Duke Nukem Forever

Duke Nukem Forever Multiplayer Hands-On Preview – That’s a Bit of a Slap on the Arse!

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Bum-slapping, how do you feel about it? If you're a member of the press, then it's possible you're not a fan. When it was announced that Duke Nukem Forever would feature Capture the Babe, a multiplayer mode where you have to calm a frantic woman by giving her a pat on the arse, the reaction was largely outrage, or at least embarrassment. How terribly sexist, everyone cried.

Fans weren't quite so fussed, however. As stupid as it is, giving a blonde a slap on the behind is perfectly in keeping with Duke Nukem's over-the-top masculinity. They mostly recognised it as just a silly feature of a deliberately silly game. And they were right.

But after actually playing the mode recently, a different way of thinking about Capture the Babe is revealed. Yeah it's a bit sexist and very silly, and yeah you are required to slap a bimbo on the bum, but it's also the only notable thing about Duke Nukem Forever's multiplayer. The rest is entirely unremarkable.

It may have stirred up a touch of controversy, but developers Gearbox should consider themselves grateful. It's doubtful that the online aspect of DNF would have warranted much attention otherwise.

Capture the Babe then is a variant of Capture the Flag, where you have to grab a dumb blonde from a set point on the map, fling her over your shoulder and return her safely to your base without getting blasted.

The only difference here is that occasionally the babe will freak out and her grasping hand will obscure your view. To calm her down, and to get her hand out of the way, you'll have to hit a button. You won't see the slap, but it happens. And that's it. Not especially controversial for a medium that specialises in bloody face shooting.

Elsewhere, the game sticks pretty rigidly to the old-school multiplayer template. In addition to CTB, there's three other modes: Dukematch, Team Dukematch and Hail to the King, representing Deathmatch, Team Deathmatch and King of the Hill respectively, where everyone plays as the Duke, with a maximum of just eight players. All in all, it's a pretty slight offering.

Of course, if any game can get away with reproducing just these classic modes, it's probably Duke Nukem. But in a world filled with far more sophisticated multiplayer components, it's safe to say DNF won't be competing with the big boys in the long run. Indeed, the only concession made to the last ten years of multiplayer evolution is the addition of an XP system, where kills earn points that can be spent on various unlockable goodies.

These goodies are largely zany character customisation bits and bobs. As you’re all playing as the Duke himself, in either a red or blue shirt, these play a fairly useful role. But, of course, they're utterly silly. I noticed “comedy” noses attached to thick-rimmed glasses and a few different hats. We're not talking about Brink levels of customisation here.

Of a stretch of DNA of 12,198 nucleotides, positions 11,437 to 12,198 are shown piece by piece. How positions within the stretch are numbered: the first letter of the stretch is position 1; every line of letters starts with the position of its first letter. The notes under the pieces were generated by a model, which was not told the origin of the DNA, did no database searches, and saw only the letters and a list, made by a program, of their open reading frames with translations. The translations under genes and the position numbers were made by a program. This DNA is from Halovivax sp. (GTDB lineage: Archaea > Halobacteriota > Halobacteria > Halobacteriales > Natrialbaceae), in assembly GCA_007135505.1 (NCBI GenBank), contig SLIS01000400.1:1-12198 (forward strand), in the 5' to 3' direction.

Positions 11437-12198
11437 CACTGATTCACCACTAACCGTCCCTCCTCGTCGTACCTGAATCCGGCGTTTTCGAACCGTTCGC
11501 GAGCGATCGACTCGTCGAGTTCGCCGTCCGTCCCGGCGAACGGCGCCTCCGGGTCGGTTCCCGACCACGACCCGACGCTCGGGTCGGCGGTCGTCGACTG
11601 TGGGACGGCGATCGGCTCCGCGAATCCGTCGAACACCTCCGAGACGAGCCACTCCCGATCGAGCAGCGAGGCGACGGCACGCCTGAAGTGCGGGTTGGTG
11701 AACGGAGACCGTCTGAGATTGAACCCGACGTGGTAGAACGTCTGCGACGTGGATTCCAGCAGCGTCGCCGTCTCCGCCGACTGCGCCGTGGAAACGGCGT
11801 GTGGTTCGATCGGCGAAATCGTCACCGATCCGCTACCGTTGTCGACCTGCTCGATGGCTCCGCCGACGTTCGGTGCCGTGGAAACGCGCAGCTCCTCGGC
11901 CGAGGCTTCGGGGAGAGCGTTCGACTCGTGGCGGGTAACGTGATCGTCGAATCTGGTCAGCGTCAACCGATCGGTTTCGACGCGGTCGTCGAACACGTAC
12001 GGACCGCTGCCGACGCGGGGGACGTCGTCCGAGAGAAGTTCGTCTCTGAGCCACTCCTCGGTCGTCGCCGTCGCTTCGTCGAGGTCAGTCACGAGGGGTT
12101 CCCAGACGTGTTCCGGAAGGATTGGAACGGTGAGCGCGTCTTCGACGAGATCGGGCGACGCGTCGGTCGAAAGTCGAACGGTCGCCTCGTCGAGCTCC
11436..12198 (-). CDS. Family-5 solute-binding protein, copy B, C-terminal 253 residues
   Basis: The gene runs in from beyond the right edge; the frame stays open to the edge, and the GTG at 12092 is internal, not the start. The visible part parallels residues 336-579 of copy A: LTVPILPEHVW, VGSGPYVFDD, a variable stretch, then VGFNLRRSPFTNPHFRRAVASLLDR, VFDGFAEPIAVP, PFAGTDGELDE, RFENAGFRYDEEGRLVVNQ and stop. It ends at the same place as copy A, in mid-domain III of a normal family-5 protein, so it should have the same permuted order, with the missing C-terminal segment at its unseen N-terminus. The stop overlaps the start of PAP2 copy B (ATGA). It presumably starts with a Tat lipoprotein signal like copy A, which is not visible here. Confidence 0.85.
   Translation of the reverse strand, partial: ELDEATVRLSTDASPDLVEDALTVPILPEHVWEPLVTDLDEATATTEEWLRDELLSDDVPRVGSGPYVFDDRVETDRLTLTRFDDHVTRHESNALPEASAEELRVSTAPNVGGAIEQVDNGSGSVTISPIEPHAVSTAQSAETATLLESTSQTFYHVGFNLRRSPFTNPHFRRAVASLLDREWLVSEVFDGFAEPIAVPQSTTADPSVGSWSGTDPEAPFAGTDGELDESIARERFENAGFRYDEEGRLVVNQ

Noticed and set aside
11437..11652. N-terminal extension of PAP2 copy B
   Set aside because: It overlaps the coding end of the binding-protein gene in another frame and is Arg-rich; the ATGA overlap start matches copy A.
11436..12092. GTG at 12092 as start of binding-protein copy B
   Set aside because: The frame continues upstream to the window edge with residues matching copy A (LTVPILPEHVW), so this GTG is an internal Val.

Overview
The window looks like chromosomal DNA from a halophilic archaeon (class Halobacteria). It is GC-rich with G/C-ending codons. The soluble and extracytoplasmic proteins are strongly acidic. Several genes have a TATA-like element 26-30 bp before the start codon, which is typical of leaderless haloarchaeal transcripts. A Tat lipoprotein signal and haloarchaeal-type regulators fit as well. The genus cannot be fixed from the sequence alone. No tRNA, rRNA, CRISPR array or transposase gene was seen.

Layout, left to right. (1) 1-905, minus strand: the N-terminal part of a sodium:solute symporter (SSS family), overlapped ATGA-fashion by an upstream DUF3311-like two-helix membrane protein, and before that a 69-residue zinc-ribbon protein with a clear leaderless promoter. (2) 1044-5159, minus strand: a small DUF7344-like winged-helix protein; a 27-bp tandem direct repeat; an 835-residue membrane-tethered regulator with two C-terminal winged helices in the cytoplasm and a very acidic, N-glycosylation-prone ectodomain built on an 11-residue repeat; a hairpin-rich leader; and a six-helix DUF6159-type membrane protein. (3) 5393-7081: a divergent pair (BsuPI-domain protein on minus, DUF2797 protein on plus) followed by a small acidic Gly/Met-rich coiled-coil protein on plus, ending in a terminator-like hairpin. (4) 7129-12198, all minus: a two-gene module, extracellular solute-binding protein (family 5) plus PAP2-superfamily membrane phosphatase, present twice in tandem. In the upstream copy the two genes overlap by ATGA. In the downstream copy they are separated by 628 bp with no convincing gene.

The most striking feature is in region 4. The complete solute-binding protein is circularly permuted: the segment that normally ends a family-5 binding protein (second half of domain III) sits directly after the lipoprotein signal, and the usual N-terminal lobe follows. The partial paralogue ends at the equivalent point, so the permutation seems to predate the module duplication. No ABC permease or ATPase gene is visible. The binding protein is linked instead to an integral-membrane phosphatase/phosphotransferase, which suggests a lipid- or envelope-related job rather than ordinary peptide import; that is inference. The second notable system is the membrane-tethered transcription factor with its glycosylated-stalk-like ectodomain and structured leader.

So that's as far as DNF goes to pandering to this millennium’s sensibilities. The rest is almost aggressively old-fashioned. That's not so much of a problem when you're knee-deep in body parts playing Team Deathmatch, of course. Shooting opponents with a Shrinker gun and stomping on them, or munching steroids to perform messy one-punch kills is fun in anyone's language, but it's an inescapable fact that visually, the game looks dated.

This is as a result of both the game's clearly ageing engine and its art style. It's not particularly technically accomplished, the textures are poor, the animations are a bit stunted and there's a lack of graphical grunt. We're talking Team Fortress 2-era Source Engine performance, but with a visual style that's even more retrogressive than that.

Remade from Duke Nukem 3D, the 'Dukeburger' map is probably best representative of this. It's a cartoon hamburger joint that towers up around miniaturised Dukes. Despite being stuffed with incidental details - posters advising how best to butcher dogs and Duke-branded condiments litter the environment – it's oddly lacking in character and surprisingly bland.

The smattering of other maps I played (there will be ten on the disk) suffered from similar problems. They're not poorly designed. Far from it. 'Highway Noon' was a highlight, all frenetic firefights and fast-paced carnage, but its destroyed roads and toppled vehicles are dull and uninvolving.

Perhaps it's a matter of perspective. DNF will be of most interest to those that remember Duke 3D as part of a golden age of multiplayer shooters, after all. This iteration sticks so closely to that design that it's bound to get some nostalgic juices flowing. But my brief demo left me cold. Maybe the Jet-packs and the invisibility cloak Holoduke, both features that I didn't get my hands on, will add something. But I doubt it . Duke Nukem Forever's most intriguing aspect continues to be the single-player campaign . That’s for sure.

Duke Nukem Forever is scheduled for a June 10th and June 14th release in Europe and North America respectively. Check out all 6 of the new multiplayer screens here.


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Game Info
Gearbox Software
2K Games


US June 14, 2011
Europe June 10, 2011

ESRB: Mature
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